When things go wrong, breastfeeding can become painful and joyless. You’ve probably heard stories about, or experienced, cracked nipples, blocked ducts or alarming lumps the size of golf balls.
While nursing your baby is a natural process, it’s also a learned art – information and support are essential for ensuring enjoyment and dealing with potential difficulties.
“Breastfeeding takes time and effort – and sometimes pain – but it is well worth learning,” explains Dr Nan Jolly, an International Board Certified Lactation Consultant (IBCLC) and La Leche League leader.
She says women aren’t prepared for breastfeeding, since most health professionals do not receive specialised training in this field.
Incorrect latching and positioning are at the root of most breastfeeding challenges, so sorting these out early is vital. Feeding your baby on cue, not according to a schedule, and breastfeeding as soon as possible after birth are also crucial factors for success.
Having rocks on your chest is no picnic – especially if you’re anxious about successfully feeding your baby or still recovering from the birth.
- Empty your breasts regularly by demand feeding. This means you shouldn’t establish a feeding schedule in the early months.
- Don’t time feeds – babies are individuals and some need more milk than others. Breastfed babies can nurse up to 12 times in a 24-hour period, at different times and at varying lengths.
- After your baby has fed from both breasts, empty any excess milk by massaging your breasts firmly but gently downwards towards the nipple.
- Alternate between cold and warm compresses to increase your milk flow.
- Take a cabbage leaf out of the fridge, or dunk it briefly in just-boiled water, make a hole for your nipple, and tuck into your bra. Change it every few hours.
2. Nipple nightmares
Incorrect latching is usually the cause of red, painful and cracked nipples. If you’re having trouble holding your baby correctly and he’s struggling to latch, speak to a La Leche League leader, midwife or IBCLC to master your technique.
- If your nipples are cracked, massage a small amount of nipple cream into them after each feed. This doesn’t need to be washed off and must be used sparingly.
- Expose your nipples to non-midday sun for a few minutes, and don’t wear a bra for about 10 minutes after each feeding session, as fresh air aids recovery.
- Massage a little breast milk into the affected area.
- Use a safe pain reliever recommended by your doctor or pharmacist if necessary.
3. Misbehaving milk ducts
Tender or sore masses on your breasts are usually caused by blocked milk ducts. To prevent this, feed on cue and express between feeds to prevent engorgement.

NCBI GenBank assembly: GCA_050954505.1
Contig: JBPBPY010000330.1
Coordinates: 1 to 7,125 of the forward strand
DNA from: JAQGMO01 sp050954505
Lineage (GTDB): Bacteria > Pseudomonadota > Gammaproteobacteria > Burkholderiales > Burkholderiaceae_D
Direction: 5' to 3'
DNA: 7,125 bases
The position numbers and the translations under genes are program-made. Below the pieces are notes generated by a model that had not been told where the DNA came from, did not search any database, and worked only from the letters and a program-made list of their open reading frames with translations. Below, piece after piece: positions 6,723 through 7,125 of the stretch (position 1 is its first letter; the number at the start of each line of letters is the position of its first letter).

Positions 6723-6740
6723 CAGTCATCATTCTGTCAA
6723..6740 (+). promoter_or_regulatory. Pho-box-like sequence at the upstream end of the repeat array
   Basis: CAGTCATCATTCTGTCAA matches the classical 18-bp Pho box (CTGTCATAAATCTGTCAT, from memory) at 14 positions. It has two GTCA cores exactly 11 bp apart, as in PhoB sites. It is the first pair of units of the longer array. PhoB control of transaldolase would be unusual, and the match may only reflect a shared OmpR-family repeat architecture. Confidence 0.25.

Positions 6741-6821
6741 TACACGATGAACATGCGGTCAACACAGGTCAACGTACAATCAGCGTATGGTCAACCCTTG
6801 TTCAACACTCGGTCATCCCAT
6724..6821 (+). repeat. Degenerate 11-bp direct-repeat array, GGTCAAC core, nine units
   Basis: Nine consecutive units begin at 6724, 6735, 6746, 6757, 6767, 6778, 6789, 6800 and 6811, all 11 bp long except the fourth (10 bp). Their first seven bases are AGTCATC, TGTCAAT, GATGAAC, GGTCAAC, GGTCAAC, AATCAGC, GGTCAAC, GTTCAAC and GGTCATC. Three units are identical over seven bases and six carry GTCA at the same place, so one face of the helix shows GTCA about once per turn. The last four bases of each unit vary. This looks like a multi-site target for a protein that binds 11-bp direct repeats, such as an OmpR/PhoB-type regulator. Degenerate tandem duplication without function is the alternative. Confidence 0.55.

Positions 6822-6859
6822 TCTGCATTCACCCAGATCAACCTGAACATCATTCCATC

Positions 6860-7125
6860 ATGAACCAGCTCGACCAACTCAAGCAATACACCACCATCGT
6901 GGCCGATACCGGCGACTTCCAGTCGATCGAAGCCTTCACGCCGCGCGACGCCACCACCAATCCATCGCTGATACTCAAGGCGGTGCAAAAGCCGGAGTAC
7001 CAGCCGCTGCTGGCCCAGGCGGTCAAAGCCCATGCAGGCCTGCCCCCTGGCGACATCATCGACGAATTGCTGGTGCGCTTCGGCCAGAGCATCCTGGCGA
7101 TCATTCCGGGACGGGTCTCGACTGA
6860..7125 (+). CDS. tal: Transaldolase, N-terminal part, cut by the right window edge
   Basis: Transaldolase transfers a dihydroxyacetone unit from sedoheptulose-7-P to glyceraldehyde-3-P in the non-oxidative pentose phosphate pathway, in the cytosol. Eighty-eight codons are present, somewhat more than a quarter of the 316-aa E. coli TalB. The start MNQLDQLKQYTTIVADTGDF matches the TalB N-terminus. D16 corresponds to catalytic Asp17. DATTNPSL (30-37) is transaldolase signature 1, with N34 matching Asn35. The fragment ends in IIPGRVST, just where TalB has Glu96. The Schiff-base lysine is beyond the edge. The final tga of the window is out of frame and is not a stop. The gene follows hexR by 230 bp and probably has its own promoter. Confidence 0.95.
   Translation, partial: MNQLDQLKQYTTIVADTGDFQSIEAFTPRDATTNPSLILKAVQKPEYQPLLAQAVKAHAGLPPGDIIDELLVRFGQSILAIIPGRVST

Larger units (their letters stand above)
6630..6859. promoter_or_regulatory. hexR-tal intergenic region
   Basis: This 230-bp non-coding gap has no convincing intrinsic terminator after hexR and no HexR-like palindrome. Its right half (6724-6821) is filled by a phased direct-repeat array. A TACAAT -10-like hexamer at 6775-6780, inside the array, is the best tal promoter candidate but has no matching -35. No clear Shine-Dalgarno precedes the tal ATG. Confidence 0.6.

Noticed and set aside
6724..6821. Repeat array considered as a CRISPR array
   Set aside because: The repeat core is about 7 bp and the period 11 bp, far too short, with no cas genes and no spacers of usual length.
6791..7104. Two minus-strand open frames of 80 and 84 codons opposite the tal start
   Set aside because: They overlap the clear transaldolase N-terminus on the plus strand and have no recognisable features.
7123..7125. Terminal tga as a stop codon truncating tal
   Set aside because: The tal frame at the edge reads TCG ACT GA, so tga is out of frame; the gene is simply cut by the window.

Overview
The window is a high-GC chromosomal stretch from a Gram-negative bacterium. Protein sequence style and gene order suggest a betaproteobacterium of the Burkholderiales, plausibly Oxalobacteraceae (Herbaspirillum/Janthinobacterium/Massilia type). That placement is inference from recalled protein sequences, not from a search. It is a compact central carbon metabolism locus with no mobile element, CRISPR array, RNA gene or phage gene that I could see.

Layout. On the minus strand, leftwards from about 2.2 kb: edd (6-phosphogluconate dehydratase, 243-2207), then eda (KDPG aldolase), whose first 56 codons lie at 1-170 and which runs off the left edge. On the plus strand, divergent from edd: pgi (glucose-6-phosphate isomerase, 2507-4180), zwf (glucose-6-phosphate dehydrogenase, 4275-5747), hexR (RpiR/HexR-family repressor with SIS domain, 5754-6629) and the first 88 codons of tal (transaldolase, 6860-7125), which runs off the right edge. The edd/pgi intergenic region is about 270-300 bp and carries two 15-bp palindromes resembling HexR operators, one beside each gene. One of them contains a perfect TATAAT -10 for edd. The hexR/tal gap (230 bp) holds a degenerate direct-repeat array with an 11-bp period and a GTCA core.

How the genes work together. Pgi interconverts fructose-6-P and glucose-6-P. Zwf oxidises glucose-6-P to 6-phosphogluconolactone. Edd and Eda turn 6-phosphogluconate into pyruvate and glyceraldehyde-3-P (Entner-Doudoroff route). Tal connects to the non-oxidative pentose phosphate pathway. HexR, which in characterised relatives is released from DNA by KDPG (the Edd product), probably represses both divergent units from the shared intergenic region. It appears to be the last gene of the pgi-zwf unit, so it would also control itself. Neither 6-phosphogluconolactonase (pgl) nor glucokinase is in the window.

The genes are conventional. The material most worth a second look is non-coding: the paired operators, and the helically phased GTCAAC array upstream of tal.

Stabbing pains in your breasts, sore and tender nipples or white patches on the inside of your baby’s cheeks (which can’t be scraped away) may indicate a thrush infection.
Both you and your baby will need to be diagnosed and treated by your healthcare provider, since thrush is easily spread during breastfeeding.
Thrush is yeast overgrowth and can be caused by diabetes, cortisone, the contraceptive pill, tight clothing, perfumes, an impaired immune system, antibiotics and even pregnancy.
- Wear cotton underwear and avoid scented products.
- Do not douche.
- Eat an unprocessed diet, focused on fresh fruits, vegetables, wholegrains, raw nuts and seeds. Include live-culture yoghurt.
- Consult your doctor as soon as possible.
5. Strange lumps and bumps
There are several masses that may cause discomfort. Consult your healthcare provider before attempting any remedies.
- Galactoceles are nodules caused by blocked milk ducts. However, they usually don’t appear until weaning. If they don’t disappear on their own, they can be aspirated by your doctor.
- Milk blisters are caused by milk collecting underneath a thin layer of skin over a milk duct. To treat them, soak the area in olive oil or Epsom salts, and follow with a hot compress before a feed. The blisters usually burst without interference, but you can gently scratch the skin with a clean fingernail between feeding.
- Montgomery glands (found in the areolae) may become infected through pressure or a scrape or cut. Breastfeed as much as possible, place your breast in warm water before feeds, and gently massage the lump.
This is a breast infection requiring prompt medical treatment. If you do not address the problem, it may result in a breast abscess.
Symptoms of mastitis include a shiny, hot, red and painful area on one breast, chills, nausea, fever or fatigue. Causes include engorgement, blocked milk ducts and damaged skin in the nipple area.
- Your doctor will prescribe antibiotics and rest.
- Continue to breastfeed, starting with the breast that is not infected. When you feel a let-down reflex, switch to the infected breast, as the faster milk flow will make it easier to handle the pain.
- If you are diagnosed with an abscess, a lactation consultant will be able to help you continue breastfeeding during this painful period.
Beth Cooper Howell is a freelance journalist based in the Eastern Cape. She has a keen interest in holistic health and progressive parenting. She has written a book on breastfeeding, enjoys interviewing experts on cutting-edge parenting topics and believes that nothing beats being barefoot in the veld.